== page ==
Once you have Mattermost up and running, there are several different ways to use it. You can access it through the browser by entering your server address and the port number into the URL bar, which will bring you to the web interface. I also downloaded and tested the Linux desktop and Android phone clients.
The Linux desktop client is basically the web interface opened in an application window on your desktop. It didn’t appear to offer any additional features and lacked usefulness. However, the Android app scaled the site to the appropriate mobile design and allowed me to receive push notifications about messages.
Mac and Windows desktop clients are also available, though I did not test them. I did note that their design is clean and simple to use. Multiple teams can be created and each team has multiple rooms to chat in.
Rooms can be created or renamed at will by those with the appropriate permission. Finding the appropriate menus and options was very simple and straightforward.
Any user with any experience with chat programs will find that Mattermost does not deviate much from the standard chat interface.
There are 21 color themes that can be applied to the interface by each user, and it even allows you to set your syntax highlighting rules for code snippets. It also allows you to upload custom emojis (since that's what your team has been waiting for in a chat program for all these years).
Mattermost allows for group chats and one-on-one messaging. You can also send files through the chat bar. The size limit can be set by the system administrator. Once an individual sends a file into a chat room, it can be downloaded by any of the members of that team at any time in the future.
It also has a feature called threaded chatting that gives users the ability to comment directly on a chat statement made by another user. If you reply to a comment made earlier, it will insert an alert at the bottom with a link that opens up a side window that shows all replies to that comment.
This feature is helpful when you want to respond to something that was said earlier in the conversation without explaining which statement you are referring to.
It provides the ability to flag chat statements or comments as inappropriate for the administrator to review.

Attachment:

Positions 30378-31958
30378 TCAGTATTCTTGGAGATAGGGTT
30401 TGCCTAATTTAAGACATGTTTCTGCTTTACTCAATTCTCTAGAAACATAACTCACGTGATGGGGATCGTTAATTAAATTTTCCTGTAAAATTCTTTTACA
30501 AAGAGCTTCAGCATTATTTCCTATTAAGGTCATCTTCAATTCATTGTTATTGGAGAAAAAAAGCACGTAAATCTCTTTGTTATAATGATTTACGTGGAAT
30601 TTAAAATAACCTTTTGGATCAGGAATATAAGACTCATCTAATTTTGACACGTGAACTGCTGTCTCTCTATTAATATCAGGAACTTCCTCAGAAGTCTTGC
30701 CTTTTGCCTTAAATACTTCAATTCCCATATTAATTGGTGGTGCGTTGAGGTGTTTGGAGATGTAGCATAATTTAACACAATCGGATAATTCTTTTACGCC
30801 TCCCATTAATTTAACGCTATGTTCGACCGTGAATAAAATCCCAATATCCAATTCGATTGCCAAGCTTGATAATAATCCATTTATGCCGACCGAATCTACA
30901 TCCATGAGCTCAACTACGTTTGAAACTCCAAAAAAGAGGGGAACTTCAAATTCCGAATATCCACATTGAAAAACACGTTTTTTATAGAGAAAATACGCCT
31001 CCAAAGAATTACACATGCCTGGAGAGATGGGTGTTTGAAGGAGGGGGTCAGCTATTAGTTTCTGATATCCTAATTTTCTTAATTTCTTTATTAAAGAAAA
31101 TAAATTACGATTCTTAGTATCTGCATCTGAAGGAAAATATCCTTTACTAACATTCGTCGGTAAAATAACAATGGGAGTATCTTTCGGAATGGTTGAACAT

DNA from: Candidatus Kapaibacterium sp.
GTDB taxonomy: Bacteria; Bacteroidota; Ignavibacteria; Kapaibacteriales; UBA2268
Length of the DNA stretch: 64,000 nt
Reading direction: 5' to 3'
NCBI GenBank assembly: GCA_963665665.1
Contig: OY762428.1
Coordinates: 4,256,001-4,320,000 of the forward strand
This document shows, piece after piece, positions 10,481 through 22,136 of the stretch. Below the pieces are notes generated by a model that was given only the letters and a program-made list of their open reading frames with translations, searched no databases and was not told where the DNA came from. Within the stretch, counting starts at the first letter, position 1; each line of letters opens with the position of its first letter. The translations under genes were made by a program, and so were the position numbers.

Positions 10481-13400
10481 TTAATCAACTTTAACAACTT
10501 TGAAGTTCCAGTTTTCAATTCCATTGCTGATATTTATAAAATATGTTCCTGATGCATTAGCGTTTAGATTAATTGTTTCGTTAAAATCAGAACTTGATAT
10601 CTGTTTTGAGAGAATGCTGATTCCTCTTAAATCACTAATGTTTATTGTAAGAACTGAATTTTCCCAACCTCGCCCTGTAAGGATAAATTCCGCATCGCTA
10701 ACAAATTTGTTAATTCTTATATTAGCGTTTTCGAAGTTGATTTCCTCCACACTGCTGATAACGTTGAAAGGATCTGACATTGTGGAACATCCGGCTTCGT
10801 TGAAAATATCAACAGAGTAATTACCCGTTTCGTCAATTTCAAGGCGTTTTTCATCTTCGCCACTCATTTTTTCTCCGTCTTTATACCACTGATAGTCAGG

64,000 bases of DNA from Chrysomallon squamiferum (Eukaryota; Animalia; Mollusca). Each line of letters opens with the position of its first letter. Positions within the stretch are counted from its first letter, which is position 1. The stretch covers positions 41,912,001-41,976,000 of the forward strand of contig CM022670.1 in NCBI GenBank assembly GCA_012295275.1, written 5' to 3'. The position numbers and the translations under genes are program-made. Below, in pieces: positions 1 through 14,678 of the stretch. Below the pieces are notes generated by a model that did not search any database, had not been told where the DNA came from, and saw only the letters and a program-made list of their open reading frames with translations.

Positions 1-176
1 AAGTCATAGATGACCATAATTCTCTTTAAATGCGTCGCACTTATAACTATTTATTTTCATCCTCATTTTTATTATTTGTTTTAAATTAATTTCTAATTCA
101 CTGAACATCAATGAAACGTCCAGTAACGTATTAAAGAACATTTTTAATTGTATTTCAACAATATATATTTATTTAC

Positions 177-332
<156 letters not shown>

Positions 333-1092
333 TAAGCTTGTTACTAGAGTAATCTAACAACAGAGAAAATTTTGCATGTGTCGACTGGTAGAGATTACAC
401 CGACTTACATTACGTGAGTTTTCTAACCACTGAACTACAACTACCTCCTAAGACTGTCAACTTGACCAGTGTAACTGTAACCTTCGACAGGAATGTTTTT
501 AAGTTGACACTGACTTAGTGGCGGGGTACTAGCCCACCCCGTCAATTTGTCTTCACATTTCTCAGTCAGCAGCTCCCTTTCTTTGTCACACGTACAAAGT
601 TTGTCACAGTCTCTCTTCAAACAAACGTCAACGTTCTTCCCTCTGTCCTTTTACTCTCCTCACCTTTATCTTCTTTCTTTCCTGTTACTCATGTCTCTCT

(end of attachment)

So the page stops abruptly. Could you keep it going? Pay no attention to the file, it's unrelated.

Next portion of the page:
Though I did not take the time to set it up, Mattermost can be configured to send emails as well, which can be used for email notifications and password recovery.
It supports multiple languages and has an experimental video chat feature that I did not have an opportunity to test.
Greater Security and Control
One of my favorite features about Mattermost is that it is self-hosted. This means that if the internet goes down but your local network is still running, it can still be used by those in the office.
This feature also places greater control and responsibility for security with the local administrator. Rather than being dependent upon a third party's network security, you can rely on your own instead.
Mattermost can also be configured to send out push notifications to your mobile users if you have access to a push service. If you do not, you can use their service, but it does not provide any encryption, so it is not recommended for anything beyond demonstration.
Speaking of encryption, the open source edition of Mattermost does allow encryption, provided you have a TLS certificate to use. And because it is open source, new features can be added to fit your company's needs.
This software features a robust administration panel. It allows you to control basic things like team membership and security settings, while also giving you control of more advanced features like email configuration and push notifications.
You can control who creates accounts on your server by limiting allowed email domains or by having a randomly generated link that allows signups for a limited time. You can limit the maximum number of people per team and control one-on-one messaging as well.